||Higher Regional Court at Dusseldorf (Oberlandesgericht Düsseldorf)
||http://www.haguejusticeportal.net/Docs/NLP/Germany/Jorgic_Urteil_26-9-1997.pdf (;ast accessed on 16.09.2013
The accused, a Bosnian Serb, was sentenced to life imprisonment. He was found guilty of genocide in eleven cases, in conjunction with several cases of dangerous bodily harm, deprivation of liberty and/or murder. He acted as an accessory to those crimes.
In respect of genocide, the Court refers to the possibility for German courts to judge non-German citizens for acts committed abroad on the basis of Article 6, No. 1 of the German Penal Code, and recalls the two additional requirements introduced by the investigating judge of the Federal Supreme Court in the Tadic case (13 February 1994). In the present case, the prosecution acted in line with the overall humanitarian and military involvement of Germany in Bosnia, together with other States and on behalf of the United Nations. Moreover, the link with Germany might also be established through the person of the accused. As his place of abode was in Germany from 1969 to at least the beginning of 1992, as he was still registered at Bochum when arrested and still had his wife and daughter living in Germany at that time, his permanent place of residence could still be considered as being on German territory. In addition, he was arrested in Germany. Referring to the generally accepted non-exclusive interpretation of Art. 6 of the 1948 Genocide Convention and to Article 9 (1) of the Statute of the International Criminal Tribunal for Former Yugoslavia, the Court also found that no prohibition to prosecute is to be derived from international law.
With regard to the concomitant crimes (murder, deprivation of liberty and dangerous bodily harm), the Court based its competence on Article 6, No. 9 of the German Penal Code. The obligation to prosecute, to which this provision refers, is here to be found in the Fourth Geneva Convention of 12 August 1949 and its provisions related to grave breaches (protection of civilians). Laying stress on the different links that existed between the Bosnian Serb Army, the paramilitary groups and the Yugoslav National Army, the Court considered the conflict to be an international one in June 1992 (with a reference to GCIV Art. 2). It then qualified the victims as "protected persons" in the sense of GCIV, Article 4.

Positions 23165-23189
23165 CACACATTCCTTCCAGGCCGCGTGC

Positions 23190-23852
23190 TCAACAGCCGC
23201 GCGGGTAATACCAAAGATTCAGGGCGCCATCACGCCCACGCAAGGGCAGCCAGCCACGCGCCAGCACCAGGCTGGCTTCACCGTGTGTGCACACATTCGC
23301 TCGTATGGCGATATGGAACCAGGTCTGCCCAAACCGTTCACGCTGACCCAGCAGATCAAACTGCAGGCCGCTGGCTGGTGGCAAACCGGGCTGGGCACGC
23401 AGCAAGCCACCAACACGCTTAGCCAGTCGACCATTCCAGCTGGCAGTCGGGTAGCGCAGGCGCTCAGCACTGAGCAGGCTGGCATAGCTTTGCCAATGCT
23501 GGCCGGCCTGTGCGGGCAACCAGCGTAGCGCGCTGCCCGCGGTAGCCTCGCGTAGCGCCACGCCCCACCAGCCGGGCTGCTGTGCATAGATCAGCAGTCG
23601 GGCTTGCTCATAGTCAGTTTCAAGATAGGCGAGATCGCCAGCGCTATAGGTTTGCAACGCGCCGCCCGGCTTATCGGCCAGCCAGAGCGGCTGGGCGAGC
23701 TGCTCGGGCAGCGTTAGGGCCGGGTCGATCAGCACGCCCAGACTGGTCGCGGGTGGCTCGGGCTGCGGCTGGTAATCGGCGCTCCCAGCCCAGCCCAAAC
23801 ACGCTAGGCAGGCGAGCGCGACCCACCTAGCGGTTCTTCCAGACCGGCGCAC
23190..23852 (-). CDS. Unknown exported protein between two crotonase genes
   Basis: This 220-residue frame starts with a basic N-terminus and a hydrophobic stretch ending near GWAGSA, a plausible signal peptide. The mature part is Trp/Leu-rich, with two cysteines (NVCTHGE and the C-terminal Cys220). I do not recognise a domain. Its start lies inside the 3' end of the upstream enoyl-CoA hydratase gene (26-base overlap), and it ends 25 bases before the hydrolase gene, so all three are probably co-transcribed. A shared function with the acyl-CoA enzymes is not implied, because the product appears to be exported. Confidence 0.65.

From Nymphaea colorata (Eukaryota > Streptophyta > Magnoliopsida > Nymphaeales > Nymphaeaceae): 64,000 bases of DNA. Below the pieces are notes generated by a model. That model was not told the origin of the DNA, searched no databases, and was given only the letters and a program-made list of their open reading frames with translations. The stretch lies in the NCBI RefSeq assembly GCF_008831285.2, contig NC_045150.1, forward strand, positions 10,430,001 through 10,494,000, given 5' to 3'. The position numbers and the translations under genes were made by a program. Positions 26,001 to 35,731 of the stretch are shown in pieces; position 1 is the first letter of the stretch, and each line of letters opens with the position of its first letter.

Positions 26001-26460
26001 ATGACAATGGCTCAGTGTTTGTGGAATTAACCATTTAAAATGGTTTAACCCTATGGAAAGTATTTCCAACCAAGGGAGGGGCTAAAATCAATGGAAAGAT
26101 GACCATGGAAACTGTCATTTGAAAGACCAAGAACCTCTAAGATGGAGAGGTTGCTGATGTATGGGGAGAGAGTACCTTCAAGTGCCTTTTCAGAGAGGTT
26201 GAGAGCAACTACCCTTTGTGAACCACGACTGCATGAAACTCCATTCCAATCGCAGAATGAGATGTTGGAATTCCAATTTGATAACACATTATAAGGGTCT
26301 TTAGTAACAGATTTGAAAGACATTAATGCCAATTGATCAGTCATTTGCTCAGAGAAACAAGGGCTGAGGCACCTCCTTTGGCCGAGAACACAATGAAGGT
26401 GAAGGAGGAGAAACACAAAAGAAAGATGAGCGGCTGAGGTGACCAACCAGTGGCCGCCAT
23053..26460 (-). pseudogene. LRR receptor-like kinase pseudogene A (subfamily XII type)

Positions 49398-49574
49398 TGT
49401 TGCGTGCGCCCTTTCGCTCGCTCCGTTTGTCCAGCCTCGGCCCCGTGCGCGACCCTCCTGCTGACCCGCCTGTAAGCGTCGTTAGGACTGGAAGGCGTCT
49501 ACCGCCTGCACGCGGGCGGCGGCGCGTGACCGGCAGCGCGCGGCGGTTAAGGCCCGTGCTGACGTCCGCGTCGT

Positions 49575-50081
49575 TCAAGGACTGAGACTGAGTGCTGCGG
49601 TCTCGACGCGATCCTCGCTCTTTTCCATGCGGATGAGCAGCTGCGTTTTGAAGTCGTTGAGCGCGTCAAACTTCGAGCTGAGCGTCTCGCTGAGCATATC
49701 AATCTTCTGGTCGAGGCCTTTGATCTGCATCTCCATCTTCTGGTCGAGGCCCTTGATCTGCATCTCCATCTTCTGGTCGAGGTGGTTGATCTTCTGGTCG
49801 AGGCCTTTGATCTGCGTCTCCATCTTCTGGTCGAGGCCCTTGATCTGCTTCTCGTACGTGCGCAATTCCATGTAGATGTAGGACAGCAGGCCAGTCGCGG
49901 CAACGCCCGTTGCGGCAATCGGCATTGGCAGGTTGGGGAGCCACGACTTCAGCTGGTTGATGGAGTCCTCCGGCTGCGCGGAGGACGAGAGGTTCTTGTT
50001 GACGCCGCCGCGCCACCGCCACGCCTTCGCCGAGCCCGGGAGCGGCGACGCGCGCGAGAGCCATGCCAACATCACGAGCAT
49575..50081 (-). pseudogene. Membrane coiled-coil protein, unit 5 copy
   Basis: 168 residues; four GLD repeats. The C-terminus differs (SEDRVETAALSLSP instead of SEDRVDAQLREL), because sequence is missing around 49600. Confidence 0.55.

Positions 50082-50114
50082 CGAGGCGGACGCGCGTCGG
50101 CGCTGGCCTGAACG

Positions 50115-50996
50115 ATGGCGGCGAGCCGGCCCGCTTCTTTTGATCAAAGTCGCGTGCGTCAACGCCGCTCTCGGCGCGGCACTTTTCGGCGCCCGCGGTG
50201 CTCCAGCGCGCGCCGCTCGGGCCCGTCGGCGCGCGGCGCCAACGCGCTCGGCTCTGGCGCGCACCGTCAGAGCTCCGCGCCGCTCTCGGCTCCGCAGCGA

Applying the relevant provisions of the German Penal Code to the facts, the Court concluded that the accused was guilty of having, with the intention to commit genocide, "killed members of the group" (Art. 220 a (1), No. 1) in three cases and, in the eight other cases, of having subjected members of this group to "conditions of life likely to bring about its physical destruction in whole or in part" (Art. 220 a (1), No. 3). Despite the clear common denominator of genocide, the Court ruled that the 11 cases should be considered as separate cases, as all of them implied separate determinations of intent and could be clearly distinguished from one another.
The Court also found the accused guilty of several concomitant crimes. Dangerous bodily harm (Penal Code, Art. 223) was recognized in six cases, deprivation of liberty (Art. 239) in five cases and murder (Art. 211) in three cases.
No elements of justification or exclusion of responsibility could be envisaged. According to Article 220 a, acts of genocide implying the killing of members of the group are to be sanctioned with life imprisonment. The penalty attributed to the commission of other acts of genocide can be reduced to a minimum of 5 years of imprisonment depending on the circumstances. In the present case, such other acts, taken individually, led to penalties ranging from 7 to 9 years of imprisonment, except for one case that was considered too serious to allow a reduction of the standard penalty of life imprisonment. The Court handed down an overall sentence of life imprisonment, adding a mention of gravity to the guilt.